Tranexamic Acid

The CRASH-2 trial showed that tranexamic acid (TXA) administration reduces mortality in bleeding trauma patients. However, the effect appeared to depend on how soon after injury TXA treatment was started. Treatment within 3 h reduced bleeding deaths whereas treatment after 3 h increased the risk.

  • Trauma patients who are bleeding or at risk of significant hemorrhaging as early as possible (GRADE 1A) and to bleeding trauma patients within 3 h after an injury (GRADE 1B).

  • TXA may be administered IV/IM/PO

  • 1000 mg IM/IV = 1950 mg PO

  • The HCVI/MOAS protocol is to administer an oral dose of 1950 mg (650 mg x 3) as soon as possible with a sip of water if IV access has not already been established.

  • If IV access is immediately available, an IV dose of 1000 mg is preferred.

  • Typically a second dose of 1000 mg is given once IV access has been established.

  • Due to the large volume involved, IM injection is the least preferred option in the acute battlefield trauma situation.

    • If administered IM, give a split dose*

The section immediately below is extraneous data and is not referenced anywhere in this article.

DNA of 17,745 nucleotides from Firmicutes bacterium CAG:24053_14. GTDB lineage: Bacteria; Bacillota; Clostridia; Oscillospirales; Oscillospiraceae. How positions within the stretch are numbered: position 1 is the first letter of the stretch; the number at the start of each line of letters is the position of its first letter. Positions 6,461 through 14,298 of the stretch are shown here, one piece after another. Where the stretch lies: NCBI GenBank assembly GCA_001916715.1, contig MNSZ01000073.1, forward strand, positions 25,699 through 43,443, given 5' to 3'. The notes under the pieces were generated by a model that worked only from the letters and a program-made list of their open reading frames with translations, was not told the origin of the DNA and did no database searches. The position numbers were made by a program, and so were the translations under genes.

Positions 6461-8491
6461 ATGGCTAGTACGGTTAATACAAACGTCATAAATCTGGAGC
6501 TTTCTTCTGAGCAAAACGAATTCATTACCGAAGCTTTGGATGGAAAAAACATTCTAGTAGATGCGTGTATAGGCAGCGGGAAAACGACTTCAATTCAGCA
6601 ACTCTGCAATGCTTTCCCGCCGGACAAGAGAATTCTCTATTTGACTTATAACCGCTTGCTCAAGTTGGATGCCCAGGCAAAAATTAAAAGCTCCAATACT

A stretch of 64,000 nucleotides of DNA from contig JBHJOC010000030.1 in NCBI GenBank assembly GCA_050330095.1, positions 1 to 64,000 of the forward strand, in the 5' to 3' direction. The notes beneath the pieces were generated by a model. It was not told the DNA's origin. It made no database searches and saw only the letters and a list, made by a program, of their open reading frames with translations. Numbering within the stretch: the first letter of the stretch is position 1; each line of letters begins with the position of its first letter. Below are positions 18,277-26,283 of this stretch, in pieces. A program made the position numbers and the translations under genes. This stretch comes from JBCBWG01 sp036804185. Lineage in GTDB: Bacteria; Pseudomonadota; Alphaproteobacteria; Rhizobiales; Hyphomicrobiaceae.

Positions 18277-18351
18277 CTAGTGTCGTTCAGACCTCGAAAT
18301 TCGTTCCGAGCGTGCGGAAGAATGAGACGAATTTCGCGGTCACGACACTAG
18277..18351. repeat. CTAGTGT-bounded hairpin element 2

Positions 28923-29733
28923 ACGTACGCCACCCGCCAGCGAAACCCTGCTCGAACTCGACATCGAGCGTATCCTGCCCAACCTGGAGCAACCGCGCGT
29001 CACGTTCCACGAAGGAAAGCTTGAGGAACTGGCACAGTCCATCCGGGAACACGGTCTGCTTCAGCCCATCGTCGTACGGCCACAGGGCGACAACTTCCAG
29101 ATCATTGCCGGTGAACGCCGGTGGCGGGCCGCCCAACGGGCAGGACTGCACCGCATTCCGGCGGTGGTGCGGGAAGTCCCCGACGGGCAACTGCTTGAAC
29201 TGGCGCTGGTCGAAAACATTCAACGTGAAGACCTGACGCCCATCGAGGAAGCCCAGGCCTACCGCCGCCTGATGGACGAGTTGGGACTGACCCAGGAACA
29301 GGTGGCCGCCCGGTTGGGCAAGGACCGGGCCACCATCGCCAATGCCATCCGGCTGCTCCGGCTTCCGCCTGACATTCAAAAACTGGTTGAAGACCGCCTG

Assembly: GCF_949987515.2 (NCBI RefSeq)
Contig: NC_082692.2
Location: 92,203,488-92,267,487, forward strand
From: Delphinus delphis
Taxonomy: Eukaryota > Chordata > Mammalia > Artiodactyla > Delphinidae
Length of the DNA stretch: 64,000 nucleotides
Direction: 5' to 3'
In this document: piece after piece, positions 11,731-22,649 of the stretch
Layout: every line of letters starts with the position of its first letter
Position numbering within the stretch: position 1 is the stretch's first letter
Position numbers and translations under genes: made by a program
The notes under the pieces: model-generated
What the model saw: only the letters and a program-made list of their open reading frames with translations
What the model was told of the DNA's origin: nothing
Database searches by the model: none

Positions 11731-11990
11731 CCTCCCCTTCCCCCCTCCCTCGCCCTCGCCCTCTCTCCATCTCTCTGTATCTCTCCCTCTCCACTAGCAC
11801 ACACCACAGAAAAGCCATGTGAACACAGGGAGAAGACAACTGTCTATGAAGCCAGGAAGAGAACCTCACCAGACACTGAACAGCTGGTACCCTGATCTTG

• TXA is also being used in the preoperative setting to reduce intraoperative bleeding and well as in the management of intracranial hemorrhage.

  • It is commonly used around the globe by women to control heavy menstrual bleeding (1300 mg 2-3 times daily is the typical dose; concern regarding potential increased VTE risk when combined with oral contraceptive (OCP) appears to be more theoretical than practical based upon large observational studies and combined use is regarded as safe).


  • The ventrogluteal region (targeting the gluteus medius1,16) and the vastus lateralis region are free of major nerves and blood vessels.3,17,18 The safety of the ventrogluteal region as an area for administering IM injections is established and the area is identified as a preferred site within clinical practice guidelines.1,3,12,16-18,20

  • IM injections also may be beneficial for absorption compared with other routes of administration (ie, faster than subcutaneous injection and slower than intravenous administration). In addition, some medications contain components that can irritate subcutaneous tissue but not muscle tissue, which also can tolerate larger fluid volumes with minimal discomfort.3,4

  • Medications administered via large-volume IM injections include ceftazidime (Fortaz, Tazicef, generics), cefuroxime (Ceftin, Zinacef, generics), ertapenem (Invanz), penicillin G benzathine (Bicillin L-A, Permapen), and fulvestrant (Faslodex).5-9


The Z-track method, historically applied to IM injections of irritating medications, can be used for all IM injections to reduce pain and prevent dispersion of medication into subcutaneous tissue